Polycystic ovary syndrome (PCOS) is a complex and heterogeneous endocrine disease. The hypothesis that alterations in the microbiome are involved in the genesis of PCOS has been postulated. Aim of this review is to summarize the available literature data about the relationship between microbiome and PCOS. A search on PubMed and Medline databases was performed from inception to November 20Most of evidence has focused on the connection of intestinal bacteria with sex hormones and insulin-resistance: while in the first case, a relationship with hyperandrogenism has been described, although it is still unclear, in the second one, chronic low-grade inflammation by activating the immune system, with increased production of proinflammatory cytokines which interfere with insulin receptor function, causing IR (Insulin Resistance)/hyperinsulinemia has been described, as well as the role of gastrointestinal hormones like Ghrelin and peptide YY (PYY), bile acids, interleukin-22 and Bacteroides vulgatus have been highlighted. The lower genital tract microbiome would be affected by changes in PCOS patients too. The therapeutic opportunities include probiotic, prebiotics and synbiotics, as well as fecal microbiota transplantation and the use of IL-22, to date only in animal models, as a possible future drug. Current evidence has shown the involvement of the gut microbiome in PCOS, seen how humanized mice receiving a fecal transplant from women with PCOS develop ovarian dysfunction, immune changes and insulin resistance and how it is capable of disrupting the secondary bile acid biosynthesis. A future therapeutic approach for PCOS may involve the human administration of IL-22 and bile acid glycodeoxycholic acid.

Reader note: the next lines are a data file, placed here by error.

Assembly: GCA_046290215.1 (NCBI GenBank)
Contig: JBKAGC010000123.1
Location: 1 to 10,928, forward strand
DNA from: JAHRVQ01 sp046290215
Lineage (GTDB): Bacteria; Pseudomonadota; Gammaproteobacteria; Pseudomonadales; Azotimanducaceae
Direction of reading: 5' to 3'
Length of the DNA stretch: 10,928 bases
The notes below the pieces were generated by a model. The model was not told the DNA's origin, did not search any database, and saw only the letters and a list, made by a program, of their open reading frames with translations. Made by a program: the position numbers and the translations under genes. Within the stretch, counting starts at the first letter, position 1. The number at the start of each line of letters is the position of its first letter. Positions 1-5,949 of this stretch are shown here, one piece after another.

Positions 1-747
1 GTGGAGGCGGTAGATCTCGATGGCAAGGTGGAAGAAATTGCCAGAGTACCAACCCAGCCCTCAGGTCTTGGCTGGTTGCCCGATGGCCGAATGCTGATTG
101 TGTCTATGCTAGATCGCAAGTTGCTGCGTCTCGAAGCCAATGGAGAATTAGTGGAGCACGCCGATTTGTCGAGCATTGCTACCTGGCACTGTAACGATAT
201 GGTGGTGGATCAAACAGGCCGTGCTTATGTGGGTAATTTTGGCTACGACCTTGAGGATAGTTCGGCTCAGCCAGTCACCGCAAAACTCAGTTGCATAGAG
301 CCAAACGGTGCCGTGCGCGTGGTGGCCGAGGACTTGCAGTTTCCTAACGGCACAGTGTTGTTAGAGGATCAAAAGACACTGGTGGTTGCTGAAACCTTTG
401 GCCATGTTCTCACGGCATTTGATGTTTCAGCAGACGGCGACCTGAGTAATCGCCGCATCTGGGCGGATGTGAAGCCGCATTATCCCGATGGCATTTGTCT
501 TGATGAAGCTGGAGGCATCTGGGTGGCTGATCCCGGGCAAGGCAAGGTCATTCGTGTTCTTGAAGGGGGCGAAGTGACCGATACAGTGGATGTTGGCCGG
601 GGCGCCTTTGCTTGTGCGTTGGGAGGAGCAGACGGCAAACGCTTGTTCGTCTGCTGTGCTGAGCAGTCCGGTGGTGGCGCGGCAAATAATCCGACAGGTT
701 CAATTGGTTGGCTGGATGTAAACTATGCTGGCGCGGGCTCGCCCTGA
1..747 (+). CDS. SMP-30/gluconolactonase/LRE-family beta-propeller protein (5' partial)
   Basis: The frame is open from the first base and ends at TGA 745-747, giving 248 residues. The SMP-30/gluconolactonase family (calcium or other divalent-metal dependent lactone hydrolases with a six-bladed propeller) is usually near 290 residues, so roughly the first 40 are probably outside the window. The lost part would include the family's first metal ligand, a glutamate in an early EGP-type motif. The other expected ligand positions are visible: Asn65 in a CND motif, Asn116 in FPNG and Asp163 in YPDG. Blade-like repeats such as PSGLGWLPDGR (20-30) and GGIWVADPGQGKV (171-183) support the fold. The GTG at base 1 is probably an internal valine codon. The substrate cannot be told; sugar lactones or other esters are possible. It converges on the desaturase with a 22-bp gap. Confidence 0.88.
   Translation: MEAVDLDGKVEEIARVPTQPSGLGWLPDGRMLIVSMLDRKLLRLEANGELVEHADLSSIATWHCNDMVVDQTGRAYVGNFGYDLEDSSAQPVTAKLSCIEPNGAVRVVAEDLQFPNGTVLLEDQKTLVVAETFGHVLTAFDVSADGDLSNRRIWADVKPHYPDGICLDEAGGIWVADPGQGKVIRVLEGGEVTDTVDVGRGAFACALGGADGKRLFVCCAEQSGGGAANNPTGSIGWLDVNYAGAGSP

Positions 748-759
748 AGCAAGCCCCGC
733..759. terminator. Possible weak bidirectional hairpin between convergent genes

Keywords: PCOS; insulin-resistance; microbiome; sexual hormones; therapeutic strategies.